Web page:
$$\textit{qualities}[w_i] = \frac{1}{|\textit{gold_pairs}[w_i]|} \cdot \sum_{p\in \textit{gold_pairs}[w_i]} \delta(l_{pi}\textit{ == gold_labels}[p]).$$

Remember, you can know whether or not an attribute-adjective pair in your CSV file corresponds to a gold test question by checking the *_qual_ctrl* columns.

You will implement a function weighted_majority_vote_workers(mturk_res) that takes in mTurk result data read from the CSV file we give, return a list of two-element tuples in the format (worker_id, quality) sorted alphabetically by the worker_id. Please keep 3 decimal points for your computation. You should ignore quality control columns if either itself or its answer is absent, i.e. NaN.

In your main function, you should output the returned tuples into a 2-column CSV file called output3.csv with the same column names mentioned above.

2. You can use these worker qualities to estimate new labels for each of the attribute-adjective pairs in the data. Now, instead of a every worker getting a vote of 1, each worker’s vote will be equal to their quality score. So we can tally the votes as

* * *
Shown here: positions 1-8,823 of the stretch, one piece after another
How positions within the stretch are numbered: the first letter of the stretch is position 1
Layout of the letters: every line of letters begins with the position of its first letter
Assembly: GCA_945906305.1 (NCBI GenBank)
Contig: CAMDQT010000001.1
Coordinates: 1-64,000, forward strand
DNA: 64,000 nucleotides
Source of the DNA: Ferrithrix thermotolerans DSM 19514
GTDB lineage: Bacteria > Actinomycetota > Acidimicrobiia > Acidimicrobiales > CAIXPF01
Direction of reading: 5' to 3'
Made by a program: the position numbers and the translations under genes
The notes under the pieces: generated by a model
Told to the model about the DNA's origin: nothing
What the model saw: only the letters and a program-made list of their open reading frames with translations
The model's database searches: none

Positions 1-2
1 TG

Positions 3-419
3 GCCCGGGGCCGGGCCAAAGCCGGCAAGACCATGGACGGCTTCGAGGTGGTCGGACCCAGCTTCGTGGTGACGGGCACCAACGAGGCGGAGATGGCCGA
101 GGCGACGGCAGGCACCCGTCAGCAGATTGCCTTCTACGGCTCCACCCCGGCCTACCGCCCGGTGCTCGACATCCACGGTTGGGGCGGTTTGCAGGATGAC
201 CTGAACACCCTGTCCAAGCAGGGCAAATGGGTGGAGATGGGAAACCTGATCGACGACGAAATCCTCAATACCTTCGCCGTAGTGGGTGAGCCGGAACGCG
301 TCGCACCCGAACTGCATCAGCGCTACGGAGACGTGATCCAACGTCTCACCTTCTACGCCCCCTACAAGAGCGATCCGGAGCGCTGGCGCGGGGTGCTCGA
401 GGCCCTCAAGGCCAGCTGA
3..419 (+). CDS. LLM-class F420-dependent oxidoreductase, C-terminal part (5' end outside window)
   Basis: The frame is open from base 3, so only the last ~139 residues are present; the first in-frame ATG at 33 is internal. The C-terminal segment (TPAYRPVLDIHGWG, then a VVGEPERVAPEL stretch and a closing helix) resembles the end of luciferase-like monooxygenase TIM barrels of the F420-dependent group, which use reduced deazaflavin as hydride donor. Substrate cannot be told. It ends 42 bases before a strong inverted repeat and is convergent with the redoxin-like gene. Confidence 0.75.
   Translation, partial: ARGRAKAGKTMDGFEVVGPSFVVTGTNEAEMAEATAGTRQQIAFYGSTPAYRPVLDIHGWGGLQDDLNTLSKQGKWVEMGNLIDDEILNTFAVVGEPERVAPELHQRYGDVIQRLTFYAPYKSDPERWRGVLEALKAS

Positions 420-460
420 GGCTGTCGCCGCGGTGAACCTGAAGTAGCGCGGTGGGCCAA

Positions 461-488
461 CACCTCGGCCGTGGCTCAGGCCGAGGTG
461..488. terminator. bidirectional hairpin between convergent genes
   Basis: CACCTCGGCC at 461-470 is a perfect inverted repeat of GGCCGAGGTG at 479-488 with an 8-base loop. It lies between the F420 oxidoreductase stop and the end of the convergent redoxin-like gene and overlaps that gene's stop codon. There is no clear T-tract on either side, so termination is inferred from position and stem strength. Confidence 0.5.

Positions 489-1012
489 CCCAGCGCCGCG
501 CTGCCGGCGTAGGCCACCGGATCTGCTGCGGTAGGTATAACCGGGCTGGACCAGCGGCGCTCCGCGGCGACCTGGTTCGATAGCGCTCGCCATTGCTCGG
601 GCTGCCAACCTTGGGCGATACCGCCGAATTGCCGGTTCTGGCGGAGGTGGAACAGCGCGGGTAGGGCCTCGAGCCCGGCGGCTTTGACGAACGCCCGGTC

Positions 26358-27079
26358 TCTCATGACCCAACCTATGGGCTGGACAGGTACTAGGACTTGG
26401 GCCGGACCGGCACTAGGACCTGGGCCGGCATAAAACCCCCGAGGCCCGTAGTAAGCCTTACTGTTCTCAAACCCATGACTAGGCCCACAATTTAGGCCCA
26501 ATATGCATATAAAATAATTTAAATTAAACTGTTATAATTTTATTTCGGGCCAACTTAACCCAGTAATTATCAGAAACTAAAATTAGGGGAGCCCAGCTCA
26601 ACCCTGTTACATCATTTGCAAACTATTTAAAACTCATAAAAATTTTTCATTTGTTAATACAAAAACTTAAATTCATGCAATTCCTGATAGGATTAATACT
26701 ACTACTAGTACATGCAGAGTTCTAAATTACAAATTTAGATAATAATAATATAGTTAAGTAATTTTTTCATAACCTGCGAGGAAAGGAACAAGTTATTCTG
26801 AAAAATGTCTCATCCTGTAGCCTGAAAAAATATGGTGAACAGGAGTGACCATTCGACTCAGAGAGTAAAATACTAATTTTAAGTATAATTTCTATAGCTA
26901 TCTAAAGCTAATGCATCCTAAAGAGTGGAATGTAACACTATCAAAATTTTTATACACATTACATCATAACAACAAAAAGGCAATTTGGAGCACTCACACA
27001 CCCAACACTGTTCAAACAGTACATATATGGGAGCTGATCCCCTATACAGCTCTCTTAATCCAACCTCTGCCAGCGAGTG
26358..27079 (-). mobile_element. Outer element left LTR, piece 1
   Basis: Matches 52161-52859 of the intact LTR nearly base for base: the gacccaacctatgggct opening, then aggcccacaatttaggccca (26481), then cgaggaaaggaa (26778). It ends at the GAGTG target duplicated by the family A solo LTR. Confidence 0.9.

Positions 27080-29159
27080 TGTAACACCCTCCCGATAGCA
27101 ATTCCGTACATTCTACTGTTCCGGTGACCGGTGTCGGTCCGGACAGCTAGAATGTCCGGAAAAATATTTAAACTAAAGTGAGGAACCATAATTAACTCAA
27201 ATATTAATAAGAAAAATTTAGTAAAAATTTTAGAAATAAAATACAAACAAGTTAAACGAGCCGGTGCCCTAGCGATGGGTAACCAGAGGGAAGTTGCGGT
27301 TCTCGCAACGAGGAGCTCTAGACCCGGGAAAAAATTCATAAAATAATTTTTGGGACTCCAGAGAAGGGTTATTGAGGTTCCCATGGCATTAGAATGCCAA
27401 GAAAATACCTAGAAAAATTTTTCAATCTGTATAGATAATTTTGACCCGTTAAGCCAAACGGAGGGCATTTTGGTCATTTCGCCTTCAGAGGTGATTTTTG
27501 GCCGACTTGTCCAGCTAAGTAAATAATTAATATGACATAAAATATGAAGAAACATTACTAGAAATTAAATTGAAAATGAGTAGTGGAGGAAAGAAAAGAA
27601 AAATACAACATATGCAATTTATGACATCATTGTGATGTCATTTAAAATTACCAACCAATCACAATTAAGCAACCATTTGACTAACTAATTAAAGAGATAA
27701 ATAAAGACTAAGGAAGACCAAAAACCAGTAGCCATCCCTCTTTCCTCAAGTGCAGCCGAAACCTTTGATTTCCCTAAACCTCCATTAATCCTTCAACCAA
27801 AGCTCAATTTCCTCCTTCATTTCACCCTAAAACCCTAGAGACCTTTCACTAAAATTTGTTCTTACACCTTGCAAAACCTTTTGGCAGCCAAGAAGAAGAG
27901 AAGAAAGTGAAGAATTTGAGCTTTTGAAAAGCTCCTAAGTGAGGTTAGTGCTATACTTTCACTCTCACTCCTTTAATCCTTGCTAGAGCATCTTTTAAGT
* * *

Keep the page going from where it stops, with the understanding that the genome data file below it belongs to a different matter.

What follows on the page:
$$\textit{vote}[p][l] = \sum_{w_i \in \textit{workers}[p]} \delta(l_{pi}\textit{ == }l)\cdot \textit{qualities}[w_i]$$

where $$\textit{vote}[p][l]$$ is the weighted votes for assigning label $$l$$ to attribute-adjective pair $$p$$ and $$\textit{workers}[p]$$ is just lists all of the workers who labeled $$p$$. Then

$$\textit{labels}[p] = l \text{ with max } \textit{vote}[p][l].$$

You will implement a function weighted_majority_vote(mturk_res, workers) that takes in mTurk result data read from the CSV file we give and the returned value from the previous weighted_majority_vote_workers(mturk_res) function, return a list of three-element tuples in the format (attr_id, adj, label) sorted alphabetically given the same column order.

In your main function, you should output the returned tuples into a 3-column CSV file called output4.csv with the same column names mentioned above.

## Part 2: The EM algorithm

The data aggregation algorithms you used above were straightforward and work reasonably well. But they are of course not perfect, and with all the CS researchers out there, all the Ph.Ds that need to be awarded and all the tenure that needs to be got, its only natural that many fancier, mathier algorithms have arisen.